Autism and Covid-19

Published April 1, 2021
The writer is a former federal secretary.
The writer is a former federal secretary.

THIS year, we are celebrating World Autism Awareness Day (April 2) during the Covid-19 pandemic which has changed our views on existentialism, social interaction and the planet’s future. On a less cosmic scale, economic recession, business closures, discontinuation of academic activities, restricted access to health services, curbs on social gatherings, and enforced isolation have drastically transformed our responses to everyday challenges.

For persons with disabilities (PWD), autism, and related neurodevelopmental disorders, ground realities have changed much more. Access to basic education, care and employment were already limited for them, while the social stigma that is still prevalent may lead to more discrimination during the pandemic.

While the closure of special schools with their therapies, exercises, outdoor activities and early intervention programmes has distressed children with autism, exclusion from appropriate spaces and structured environments have also increased their insecurity with resultant disruptive behaviours, whether at home or in residential institutions. Those with co-morbidities such as epilepsy, bipolar, hyperactivity and other disorders are particularly vulnerable because many parents may no longer be able to afford their regular medication, having lost their jobs.

Social networks are important for all children and adults with disabilities. These may be in the form of physical and academic help in schools, therapy sessions, playgroups for social learning or community support activities. These are no longer available due to frequent lockdowns that have disrupted routines. Isolation can enhance anxiety and depression even in atypical individuals, and the burden of explaining the new post-pandemic social realities to persons with autism is falling on parents and caregivers, who themselves need support.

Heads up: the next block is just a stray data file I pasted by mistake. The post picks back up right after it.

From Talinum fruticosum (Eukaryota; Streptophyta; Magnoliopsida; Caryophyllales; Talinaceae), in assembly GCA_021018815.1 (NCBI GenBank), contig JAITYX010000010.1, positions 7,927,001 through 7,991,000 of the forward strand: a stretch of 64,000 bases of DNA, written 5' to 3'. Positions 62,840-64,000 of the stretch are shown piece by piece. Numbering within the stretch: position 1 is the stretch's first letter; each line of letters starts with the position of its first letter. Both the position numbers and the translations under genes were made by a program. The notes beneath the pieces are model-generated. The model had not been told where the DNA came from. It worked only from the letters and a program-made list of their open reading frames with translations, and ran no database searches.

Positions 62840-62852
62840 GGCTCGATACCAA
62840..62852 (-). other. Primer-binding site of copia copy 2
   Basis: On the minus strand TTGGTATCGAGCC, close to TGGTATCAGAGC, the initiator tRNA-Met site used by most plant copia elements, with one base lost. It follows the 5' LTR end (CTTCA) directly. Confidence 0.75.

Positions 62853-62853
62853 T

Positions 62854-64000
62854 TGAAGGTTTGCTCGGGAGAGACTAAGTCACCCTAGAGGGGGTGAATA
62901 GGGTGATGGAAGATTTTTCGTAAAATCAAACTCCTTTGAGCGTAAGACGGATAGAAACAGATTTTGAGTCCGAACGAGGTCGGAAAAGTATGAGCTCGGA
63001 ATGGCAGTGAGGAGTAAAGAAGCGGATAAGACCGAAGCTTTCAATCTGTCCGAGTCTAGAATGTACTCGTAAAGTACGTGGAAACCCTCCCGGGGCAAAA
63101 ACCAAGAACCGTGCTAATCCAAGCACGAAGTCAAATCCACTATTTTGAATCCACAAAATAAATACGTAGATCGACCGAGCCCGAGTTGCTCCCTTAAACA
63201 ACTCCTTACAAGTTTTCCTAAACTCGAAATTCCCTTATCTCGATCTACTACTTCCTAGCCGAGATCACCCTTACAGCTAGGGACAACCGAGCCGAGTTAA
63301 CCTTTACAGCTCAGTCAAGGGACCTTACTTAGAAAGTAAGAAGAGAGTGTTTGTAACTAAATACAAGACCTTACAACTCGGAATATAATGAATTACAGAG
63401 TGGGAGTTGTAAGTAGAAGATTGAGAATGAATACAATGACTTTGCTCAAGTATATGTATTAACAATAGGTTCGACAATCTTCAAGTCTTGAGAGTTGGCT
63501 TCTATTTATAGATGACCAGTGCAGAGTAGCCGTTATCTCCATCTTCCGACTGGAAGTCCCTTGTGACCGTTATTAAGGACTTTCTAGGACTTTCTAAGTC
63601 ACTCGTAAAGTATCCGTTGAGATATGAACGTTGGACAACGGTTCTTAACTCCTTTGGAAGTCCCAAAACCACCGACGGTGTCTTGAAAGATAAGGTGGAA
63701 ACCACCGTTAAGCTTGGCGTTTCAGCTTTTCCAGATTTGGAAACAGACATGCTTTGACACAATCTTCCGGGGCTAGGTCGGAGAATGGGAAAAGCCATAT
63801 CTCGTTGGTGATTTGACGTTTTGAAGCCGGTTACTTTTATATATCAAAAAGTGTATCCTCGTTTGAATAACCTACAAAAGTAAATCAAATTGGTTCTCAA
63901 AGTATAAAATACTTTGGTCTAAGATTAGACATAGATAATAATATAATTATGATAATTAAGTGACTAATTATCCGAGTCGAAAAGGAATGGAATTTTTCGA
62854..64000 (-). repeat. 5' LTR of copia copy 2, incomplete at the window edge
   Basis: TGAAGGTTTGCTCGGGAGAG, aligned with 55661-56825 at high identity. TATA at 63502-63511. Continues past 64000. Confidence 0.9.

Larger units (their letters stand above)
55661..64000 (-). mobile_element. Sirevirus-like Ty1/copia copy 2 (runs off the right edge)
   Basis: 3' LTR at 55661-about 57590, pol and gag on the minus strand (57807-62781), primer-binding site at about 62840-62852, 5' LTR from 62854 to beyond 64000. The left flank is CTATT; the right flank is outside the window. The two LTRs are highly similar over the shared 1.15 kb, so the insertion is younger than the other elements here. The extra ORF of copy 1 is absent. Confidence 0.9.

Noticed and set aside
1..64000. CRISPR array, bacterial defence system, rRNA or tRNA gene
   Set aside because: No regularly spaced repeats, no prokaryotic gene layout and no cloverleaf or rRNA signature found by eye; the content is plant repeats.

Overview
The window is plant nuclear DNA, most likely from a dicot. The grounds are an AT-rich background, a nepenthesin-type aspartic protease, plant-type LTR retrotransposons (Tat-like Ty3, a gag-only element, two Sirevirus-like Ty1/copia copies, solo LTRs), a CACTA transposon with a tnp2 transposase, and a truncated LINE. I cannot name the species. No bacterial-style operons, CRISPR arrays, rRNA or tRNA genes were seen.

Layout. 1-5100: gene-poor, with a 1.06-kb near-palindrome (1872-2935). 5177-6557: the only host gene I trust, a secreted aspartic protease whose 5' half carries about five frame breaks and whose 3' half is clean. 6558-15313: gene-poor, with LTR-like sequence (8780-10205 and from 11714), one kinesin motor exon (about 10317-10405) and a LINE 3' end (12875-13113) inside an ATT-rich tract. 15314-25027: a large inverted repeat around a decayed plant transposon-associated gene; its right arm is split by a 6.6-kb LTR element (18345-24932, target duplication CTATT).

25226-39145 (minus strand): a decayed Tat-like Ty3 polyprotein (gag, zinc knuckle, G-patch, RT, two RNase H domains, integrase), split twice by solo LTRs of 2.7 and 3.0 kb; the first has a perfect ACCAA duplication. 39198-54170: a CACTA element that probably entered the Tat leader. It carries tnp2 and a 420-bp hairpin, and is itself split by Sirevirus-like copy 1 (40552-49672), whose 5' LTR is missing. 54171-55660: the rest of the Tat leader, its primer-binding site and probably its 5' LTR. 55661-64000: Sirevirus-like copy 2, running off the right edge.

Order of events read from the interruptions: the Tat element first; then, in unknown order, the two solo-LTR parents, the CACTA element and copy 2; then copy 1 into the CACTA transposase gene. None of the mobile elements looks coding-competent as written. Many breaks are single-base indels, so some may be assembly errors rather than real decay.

Specific disability support policies must be developed.

The absence of appropriate social and legal frameworks to protect PWD has never been so starkly exposed. For example, the parents of a child with autism died last year in India from Covid-19. There were no papers on guardianship. The younger sister of the mother had to go to court to establish her relationship with the child and undergo a traumatising experience to obtain legal status as guardian-heir to support the child financially. Medical records, individual educational plans and social safety nets are not in place to take care of an orphaned child with special needs in developing countries.

The UN message for this year’s theme on autism is that Covid-19 has exposed “glaring inequalities around the world, especially when it comes to income and wealth distribution….” While inequalities have been in place since centuries between rich and poor countries, today it is the digital divide that is making things worse in developing countries where access to virtual platforms is limited due to lack of literacy, awareness and internet usage.

Another UN concern is that of reduced employment prospects for people with autism as “some neurodivergent employees will be particularly exposed to the deep downturn in the labour market”. In Pakistan, PWD have a miniscule quota for jobs which is much below their actual percentage of the population. As for persons with autism, employers are not aware of their skills and potential and so are not able to tap their talents as is being done elsewhere. With restricted avenues for awareness campaigns and amid changing public priorities, advocacy organisations are not able to highlight these issues as before.

This pandemic may last for longer than was envisaged with mutations of the virus and new diseases. So far, humanity has responded positively: personal safety and hygiene protocols have been given precedence on economic growth, education and social intercourse. Home education has emerged as a possible alternative for some parents.

According to a study conducted in the Philippines, parents are teaching their children new social insights and behaviours related to the pandemic along with hygiene regimens, physical exercise and meditation; they are imparting life-skills like cooking rice, cleaning and washing dishes to their children along with behaviour management and structured learning. They are looking beyond their immediate fears and redesigning solutions, communicating more with each other and benefiting from free online trainings being provided by some organisations.

So far governments have been too bogged down to respond to the needs of PWD and their families. But specific disability support policies must be developed to address their special needs during the pandemic. Education and health delivery systems need to be expanded and deepened along with empowerment of Lady Health Workers. Digital limitations notwithstanding, helplines must be set up to provide integrated services including medical treatment to PWD so that they do not fall through the cracks during these stressful times.

The writer is a former federal secretary.

Published in Dawn, April 1st, 2021

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